Chances are that many of us have knocked on wood, avoided walking under ladders, or carried some sort of good luck charm (maybe a rabbit’s foot or an evil eye) close to our bodies. These rituals, of course, are products of superstition: the comforting belief that a ritual or object has the power to bring good luck, or ward off evil.
“It’s part of the human condition: the desire to control things that we may not necessarily have in our power,” author and illustrator Ellen Weinstein told Artsy on a recent morning. “It affects almost everyone, to some degree or another.”
As a deeply superstitious person herself, Weinstein has always been fascinated by the rituals humans develop in hopes of ensuring success, productivity, or creativity. But she doesn’t like to divulge her own: “If I actually share them, they’ll lose their power,” she admitted with a laugh. Instead, Weinstein embarked on a journey to share the superstitions of some of history’s most remarkable individuals—including artists.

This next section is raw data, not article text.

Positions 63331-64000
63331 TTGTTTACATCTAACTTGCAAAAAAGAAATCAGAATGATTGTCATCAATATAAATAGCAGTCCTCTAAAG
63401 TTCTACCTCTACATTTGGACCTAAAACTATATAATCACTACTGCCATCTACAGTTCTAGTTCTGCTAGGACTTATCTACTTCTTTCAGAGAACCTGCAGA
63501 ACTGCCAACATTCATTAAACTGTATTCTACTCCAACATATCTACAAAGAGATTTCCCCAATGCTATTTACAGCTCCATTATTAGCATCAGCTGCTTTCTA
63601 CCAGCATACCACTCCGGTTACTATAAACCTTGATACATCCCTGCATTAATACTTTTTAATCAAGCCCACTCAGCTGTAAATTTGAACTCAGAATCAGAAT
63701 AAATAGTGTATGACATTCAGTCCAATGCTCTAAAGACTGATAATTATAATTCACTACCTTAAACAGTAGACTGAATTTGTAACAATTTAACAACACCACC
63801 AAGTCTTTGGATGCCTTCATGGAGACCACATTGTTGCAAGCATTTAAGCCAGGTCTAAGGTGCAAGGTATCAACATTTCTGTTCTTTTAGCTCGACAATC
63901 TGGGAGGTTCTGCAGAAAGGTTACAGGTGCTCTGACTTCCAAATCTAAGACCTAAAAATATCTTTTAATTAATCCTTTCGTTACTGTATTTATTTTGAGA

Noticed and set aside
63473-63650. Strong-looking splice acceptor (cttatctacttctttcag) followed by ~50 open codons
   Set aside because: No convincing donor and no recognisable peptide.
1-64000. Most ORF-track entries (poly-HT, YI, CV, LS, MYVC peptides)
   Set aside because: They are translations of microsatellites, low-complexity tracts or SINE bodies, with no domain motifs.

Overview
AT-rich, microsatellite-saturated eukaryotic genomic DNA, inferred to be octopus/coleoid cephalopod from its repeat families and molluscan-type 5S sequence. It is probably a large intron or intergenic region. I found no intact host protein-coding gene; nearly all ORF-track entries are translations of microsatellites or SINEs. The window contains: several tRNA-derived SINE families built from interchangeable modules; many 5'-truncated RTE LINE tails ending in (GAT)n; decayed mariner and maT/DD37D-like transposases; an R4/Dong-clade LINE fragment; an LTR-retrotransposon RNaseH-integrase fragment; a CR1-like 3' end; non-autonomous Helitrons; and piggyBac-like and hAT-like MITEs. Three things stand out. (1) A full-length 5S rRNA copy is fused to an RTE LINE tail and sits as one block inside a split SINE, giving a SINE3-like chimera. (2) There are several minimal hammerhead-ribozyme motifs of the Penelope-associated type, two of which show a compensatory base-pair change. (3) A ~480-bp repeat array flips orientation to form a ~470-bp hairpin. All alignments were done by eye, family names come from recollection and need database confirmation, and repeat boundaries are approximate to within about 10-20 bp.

This month, she releases Recipes for Good Luck: The Superstitions, Rituals, and Practices of Extraordinary People, published by Chronicle Books. Through text and playful illustrations, the book unearths the superstitious habits of 65 famous artists, designers, musicians, scientists, athletes, and more. Their routines range from unexpected to eccentric. Model and TV host Heidi Klum, for instance, carries a pouch of her baby teeth wherever she goes. Novelist Mary Shelley wrote with a boa constrictor around her neck, and famously interpreted the snake’s movements as directions to continue writing or call it a day. And found that she painted better after tending to her garden.
While the luminaries and rituals Weinstein highlights are eclectic, a common thread connects them. “They all have a deep passion for what they do,” she explained. “If you don’t really care about succeeding at your work, then you won’t cultivate a practice or superstition to ensure good luck for it.”
Below, we share excerpts from Weinstein’s book, which reveal how creatives from to found comfort and inspiration in superstitions. Spoiler: One famous artist kept all of his nail and hair clippings for fear of losing his “essence.”